“The internet is forever.” You’ve probably heard some version of this statement before. It means that once your personal information or a tweet or a photo or an article is on the internet, it will never disappear. There is no reliable way to remove it. This phenomenon is called “The Streisand Effect.”

For years, this permanence was seen as a very positive feature. The internet was the perfect place to preserve things that might otherwise be lost. It was the perfect place for photographs.

Shutterfly, Inc. was founded in 1999 as a way for people to store and share their photos online. Flickr started in 2004 with a similar mission. Instagram followed in 2010 and quickly became the dominant player in photo sharing.

How do you attack your competition? Companies with decades of experience. Others with cool cutting-edge features.

The most common and obvious path is to try to do what your competitors are doing but do it even better. Better sharing. Better storage. Better features. But as you’ve probably guessed, there’s another way.

Just make the pictures disappear. That’s right. Don’t store them. Don’t preserve them forever. Delete them by default. Make them fleeting, ephemeral.

That was Evan Spiegel’s idea when he was in grad school at Stanford University. He presented it to his class and got terribly negative feedback. Everyone told him it wouldn’t work.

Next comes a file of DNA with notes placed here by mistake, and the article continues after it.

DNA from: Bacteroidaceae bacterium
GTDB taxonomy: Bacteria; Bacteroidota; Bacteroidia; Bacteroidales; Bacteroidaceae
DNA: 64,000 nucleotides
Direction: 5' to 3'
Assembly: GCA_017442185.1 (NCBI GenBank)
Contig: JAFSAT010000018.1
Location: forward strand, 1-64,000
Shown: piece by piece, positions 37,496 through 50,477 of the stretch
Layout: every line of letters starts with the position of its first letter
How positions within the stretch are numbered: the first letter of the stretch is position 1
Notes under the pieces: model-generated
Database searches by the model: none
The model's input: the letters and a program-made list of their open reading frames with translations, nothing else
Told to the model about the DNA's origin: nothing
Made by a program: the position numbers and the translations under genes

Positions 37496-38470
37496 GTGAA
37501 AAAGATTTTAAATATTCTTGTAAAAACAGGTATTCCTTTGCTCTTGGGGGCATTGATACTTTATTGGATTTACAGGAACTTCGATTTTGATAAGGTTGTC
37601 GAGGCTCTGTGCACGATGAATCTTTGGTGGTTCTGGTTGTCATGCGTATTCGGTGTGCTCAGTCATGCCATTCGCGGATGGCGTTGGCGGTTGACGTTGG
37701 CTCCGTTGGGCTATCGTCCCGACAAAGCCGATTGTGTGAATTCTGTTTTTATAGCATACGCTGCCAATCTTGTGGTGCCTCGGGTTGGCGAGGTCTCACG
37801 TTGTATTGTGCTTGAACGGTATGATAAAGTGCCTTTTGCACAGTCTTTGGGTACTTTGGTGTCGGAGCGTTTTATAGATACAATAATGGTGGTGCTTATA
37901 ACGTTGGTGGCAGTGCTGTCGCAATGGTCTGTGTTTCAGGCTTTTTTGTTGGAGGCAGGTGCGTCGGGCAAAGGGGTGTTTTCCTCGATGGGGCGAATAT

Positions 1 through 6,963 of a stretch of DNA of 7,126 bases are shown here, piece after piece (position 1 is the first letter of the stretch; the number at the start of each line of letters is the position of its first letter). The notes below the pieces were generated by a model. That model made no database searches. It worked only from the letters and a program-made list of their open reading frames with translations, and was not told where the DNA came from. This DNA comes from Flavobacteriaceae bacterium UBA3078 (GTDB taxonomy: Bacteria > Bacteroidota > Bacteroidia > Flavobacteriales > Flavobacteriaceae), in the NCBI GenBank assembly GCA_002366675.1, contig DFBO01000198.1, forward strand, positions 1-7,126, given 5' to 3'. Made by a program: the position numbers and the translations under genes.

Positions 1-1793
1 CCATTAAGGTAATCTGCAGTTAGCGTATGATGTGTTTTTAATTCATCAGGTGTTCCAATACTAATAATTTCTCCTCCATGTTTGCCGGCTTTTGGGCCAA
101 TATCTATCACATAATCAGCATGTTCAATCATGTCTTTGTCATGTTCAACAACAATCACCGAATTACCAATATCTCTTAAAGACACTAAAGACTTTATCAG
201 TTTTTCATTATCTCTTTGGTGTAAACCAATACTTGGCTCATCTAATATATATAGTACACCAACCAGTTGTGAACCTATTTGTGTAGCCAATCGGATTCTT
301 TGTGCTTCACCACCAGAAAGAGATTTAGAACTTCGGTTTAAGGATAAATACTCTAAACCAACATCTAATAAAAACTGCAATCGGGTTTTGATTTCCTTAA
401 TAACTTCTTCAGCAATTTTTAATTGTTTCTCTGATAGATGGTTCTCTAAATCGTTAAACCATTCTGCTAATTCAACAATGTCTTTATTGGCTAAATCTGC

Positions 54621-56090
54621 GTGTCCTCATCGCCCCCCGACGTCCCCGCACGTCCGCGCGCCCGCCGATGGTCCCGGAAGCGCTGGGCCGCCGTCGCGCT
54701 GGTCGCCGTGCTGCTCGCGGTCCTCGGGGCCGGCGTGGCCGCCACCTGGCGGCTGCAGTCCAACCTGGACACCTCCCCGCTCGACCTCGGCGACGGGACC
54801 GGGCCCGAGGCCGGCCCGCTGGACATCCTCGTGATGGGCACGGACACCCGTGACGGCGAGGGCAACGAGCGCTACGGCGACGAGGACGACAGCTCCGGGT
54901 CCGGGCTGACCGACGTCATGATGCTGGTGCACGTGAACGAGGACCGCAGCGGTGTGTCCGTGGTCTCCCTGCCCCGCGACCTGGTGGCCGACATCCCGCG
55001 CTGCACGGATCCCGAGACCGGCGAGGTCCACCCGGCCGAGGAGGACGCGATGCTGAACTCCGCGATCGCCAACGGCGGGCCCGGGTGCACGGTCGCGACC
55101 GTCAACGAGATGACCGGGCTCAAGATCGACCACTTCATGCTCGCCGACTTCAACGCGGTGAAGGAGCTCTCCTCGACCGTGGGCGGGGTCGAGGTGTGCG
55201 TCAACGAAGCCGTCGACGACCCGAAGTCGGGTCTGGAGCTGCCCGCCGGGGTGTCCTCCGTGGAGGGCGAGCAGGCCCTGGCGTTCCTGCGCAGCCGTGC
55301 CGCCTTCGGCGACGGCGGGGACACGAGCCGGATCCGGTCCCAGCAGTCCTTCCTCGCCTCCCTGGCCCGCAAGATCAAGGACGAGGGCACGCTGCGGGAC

Fortunately, Spiegel didn’t listen and Snapchat debuted in 2011. Impermanence wasn’t just one of their early features… it was the primary feature.

The main difference between Snapchat and its competitors, at least at the beginning, was that the pictures being shared would automatically be deleted from the recipient’s device.

In our book Pink Goldfish 2.0, David Rendall and I love Spiegel’s explanation of his philosophy:

“Snapchat isn’t about capturing the traditional Kodak moment. It’s about communicating with the full range of human emotion – not just what appears to be pretty or perfect.”

He believed that the permanence of photos on other sites led to anxiety and created pressure for people to only post ideal or positive images. He thought that fleeting photos would free people to spend less time editing their appearance to make it conform to societal norms.

Did it work?

Yes. Almost 10 years after Snapchat was released, they have 229 million daily users creating more than four billion snaps per day and their market cap is over $78 billion. They attacked their competition by framing permanence as a weakness and impermanence as a strength. In doing so, they went against the conventions of their competitors and the Internet itself.

Along the way, they didn’t just succeed. They changed the entire industry. All the major players now have a “stories” feature in which users can post photos and videos that will disappear after a predetermined period of time.

Question – How can you attack the strengths of your competitors?

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Stan Phelps walks the walk. He stands out in the sea of sameness by modeling his own Differentiated Experience (DX) message: Differentiation isn’t just about what you say, it’s about what you do and, more importantly, how and why you do it. Stan leverages his unique collection of 5,000+ case studies on customer, employee, and brand experience to engage audiences with informative learning-based experiences. He believes purposeful DX wins the hearts of employees and customers, and differentiation ultimately boosts loyalty, retention, referrals, and results.

Find Stan’s in-person and virtual keynotes, workshops, and Goldfish tank programs at StanPhelps.com.